Skip to main content
main-content
Top

About this book

Get up and running fast with the basics of programming using Java as an example language. This short book gets you thinking like a programmer in an easy and entertaining way. Modern Programming Made Easy teaches you basic coding principles, including working with lists, sets, arrays, and maps; coding in the object-oriented style; and writing a web application.

This book is language agnostic, but will mainly cover Java, with some references to Groovy, Scala, and JavaScript to give you a broad range of examples to consider. You will get a taste of what modern programming has to offer and set yourself up for further study and growth in your chosen language.

What You'll LearnCode using the functional programming styleBuild and test your codeRead and write from filesDesign user interfacesDeploy your app in the cloud

Who This Book Is For<

Anyone who wants to learn how to code. Whether you're a student, a teacher, looking for a career change, or just a hobbyist, this book is made for you.

Table of Contents

Starting Out

Frontmatter

Chapter 1. Introduction

Abstract
In my experience, learning how to program (in typical computer science classes) can be very difficult. The curriculum tends to be boring, abstract, and unattached to “real world” coding. Owing to how fast technology progresses, computer science classes tend to teach material that is very quickly out of date and out of touch. I believe that teaching programming could be much simpler, and I hope this book achieves that goal.
Adam L. Davis

Chapter 2. Software to Install

Abstract
Before you begin to program, you must install some basic tools.
Adam L. Davis

Chapter 3. The Basics

Abstract
In this chapter, I’ll cover the basic syntax of Java and similar languages.
Adam L. Davis

Glorified Calculator

Frontmatter

Chapter 4. Math

Abstract
(Or Maths, if you prefer.)
Adam L. Davis

Chapter 5. Arrays, Lists, Sets, and Maps

Abstract
So far, I’ve only talked about single values, but in programming, you often have to work with large collections of values. For this, we have many data structures that are built into the language. These are similar for Java, Groovy, Scala, and even JavaScript.
Adam L. Davis

Chapter 6. Conditionals and Loops

Abstract
To rise above the label of calculator, a programming language must have conditional statements and loops.
Adam L. Davis

Chapter 7. Methods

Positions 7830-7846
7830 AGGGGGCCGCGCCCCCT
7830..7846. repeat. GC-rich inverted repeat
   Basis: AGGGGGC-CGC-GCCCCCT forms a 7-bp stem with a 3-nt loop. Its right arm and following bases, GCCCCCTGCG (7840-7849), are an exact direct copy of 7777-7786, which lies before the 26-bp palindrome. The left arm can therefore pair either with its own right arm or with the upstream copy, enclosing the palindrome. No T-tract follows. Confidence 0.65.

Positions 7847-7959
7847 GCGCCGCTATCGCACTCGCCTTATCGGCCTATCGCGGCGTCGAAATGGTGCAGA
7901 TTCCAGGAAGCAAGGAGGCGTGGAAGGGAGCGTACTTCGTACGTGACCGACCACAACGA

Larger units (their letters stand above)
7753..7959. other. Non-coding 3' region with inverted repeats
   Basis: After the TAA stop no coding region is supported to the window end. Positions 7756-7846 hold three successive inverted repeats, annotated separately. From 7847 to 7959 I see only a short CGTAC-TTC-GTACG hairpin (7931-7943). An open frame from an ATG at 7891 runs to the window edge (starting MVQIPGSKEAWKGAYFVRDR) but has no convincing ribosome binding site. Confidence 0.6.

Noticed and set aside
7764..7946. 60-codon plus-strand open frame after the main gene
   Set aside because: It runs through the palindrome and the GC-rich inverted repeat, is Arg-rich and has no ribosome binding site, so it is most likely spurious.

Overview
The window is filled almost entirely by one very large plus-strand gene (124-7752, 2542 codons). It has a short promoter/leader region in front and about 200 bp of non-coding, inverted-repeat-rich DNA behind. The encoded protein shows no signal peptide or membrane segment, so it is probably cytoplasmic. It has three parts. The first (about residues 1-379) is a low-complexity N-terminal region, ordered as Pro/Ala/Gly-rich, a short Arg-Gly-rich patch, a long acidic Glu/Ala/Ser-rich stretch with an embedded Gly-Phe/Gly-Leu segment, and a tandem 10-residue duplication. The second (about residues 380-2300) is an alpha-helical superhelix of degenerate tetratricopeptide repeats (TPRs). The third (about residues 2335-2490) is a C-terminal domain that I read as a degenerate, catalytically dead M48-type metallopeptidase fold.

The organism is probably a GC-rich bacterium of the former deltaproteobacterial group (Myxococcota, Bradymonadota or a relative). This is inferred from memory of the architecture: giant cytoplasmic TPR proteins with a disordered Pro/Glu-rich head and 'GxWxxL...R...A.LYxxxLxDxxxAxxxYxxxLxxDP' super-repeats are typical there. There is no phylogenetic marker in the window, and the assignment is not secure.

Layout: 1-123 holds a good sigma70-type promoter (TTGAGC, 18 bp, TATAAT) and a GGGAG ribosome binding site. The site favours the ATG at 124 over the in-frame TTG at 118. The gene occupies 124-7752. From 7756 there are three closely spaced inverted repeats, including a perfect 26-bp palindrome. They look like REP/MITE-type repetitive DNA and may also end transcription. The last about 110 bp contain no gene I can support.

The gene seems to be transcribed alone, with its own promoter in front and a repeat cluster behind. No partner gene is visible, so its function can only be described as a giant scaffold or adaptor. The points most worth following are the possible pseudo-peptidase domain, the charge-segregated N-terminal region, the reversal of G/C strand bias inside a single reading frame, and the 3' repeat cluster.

Abstract
A method is a series of statements combined into one block inside a class and given a name. In the Cold War days, these were called sub-routines, and many other languages call them functions. However, the main difference between a method and a function is that a method has to be associated with a class, whereas a function does not.
Adam L. Davis

Polymorphic Spree

Frontmatter

Chapter 8. Inheritance

Abstract
Inheritance is a good way to share functionality between objects. When a class has a parent class, we say it inherits the fields and methods of its parent.
Adam L. Davis

Chapter 9. Design Patterns

Abstract
In object-oriented programming (OOP), design patterns are useful organizations of state and behavior that make your code more readable, testable, and extensible.
Adam L. Davis

Chapter 10. Functional Programming

Abstract
Functional programming (FP) is a programming style that focuses on functions and minimizes changes of state (using immutable data structures). It is closer to expressing solutions mathematically, rather than through step-by-step instructions.
Adam L. Davis

Chapter 11. Refactoring

Abstract
Refactoring means changing code in a way that has no effect on functionality. It is only meant to make the code easier to understand or to prepare for some future addition of functionality For example, sometimes you refactor code to make it easier to test.
Adam L. Davis

Chapter 12. Utilities

Abstract
The java.util package contains many useful classes for everyday programming. Likewise, JavaScript and other languages come with many built-in objects for doing common tasks. I am going to cover a few of these.
Adam L. Davis

Real Life

Frontmatter

Chapter 13. Building

Abstract
The build process is one of compiling the source files of a project and producing a finished product.
Adam L. Davis

Chapter 14. Testing

Abstract
Testing is a very important part of software creation. Without automated tests, it’s very easy for bugs to creep into software.
Adam L. Davis

Chapter 15. Input/Output

Abstract
In Java, the java.io.File class is used to represent files and directories. For example:
Adam L. Davis

Chapter 16. Version Control

Abstract
As soon as people start their programming careers, they are hit with the ton of bricks that is the version control system (VCS).
Adam L. Davis

Chapter 17. The Interweb

Abstract
(Courtesy xkcd: Interblag)
Adam L. Davis

Chapter 18. Swinging Graphics

Abstract
Swing is the Java API for building cross-platform GUIs (graphical user interfaces).
Adam L. Davis

Chapter 19. Creating a Magical User Experience

Abstract
First, you should be aware of the following acronyms:
Adam L. Davis

Chapter 20. Databases

Abstract
Databases are an extremely important component of most software projects.
Adam L. Davis

Chapter 21. Conclusion

Abstract
If you’ve gotten this far, congratulations! You probably know a lot more than when you started (I hope). This book ended up being a lot longer than I initially planned, and, at first, some readers might even have thought, “Hey! That’s not easy!”
Adam L. Davis
Additional information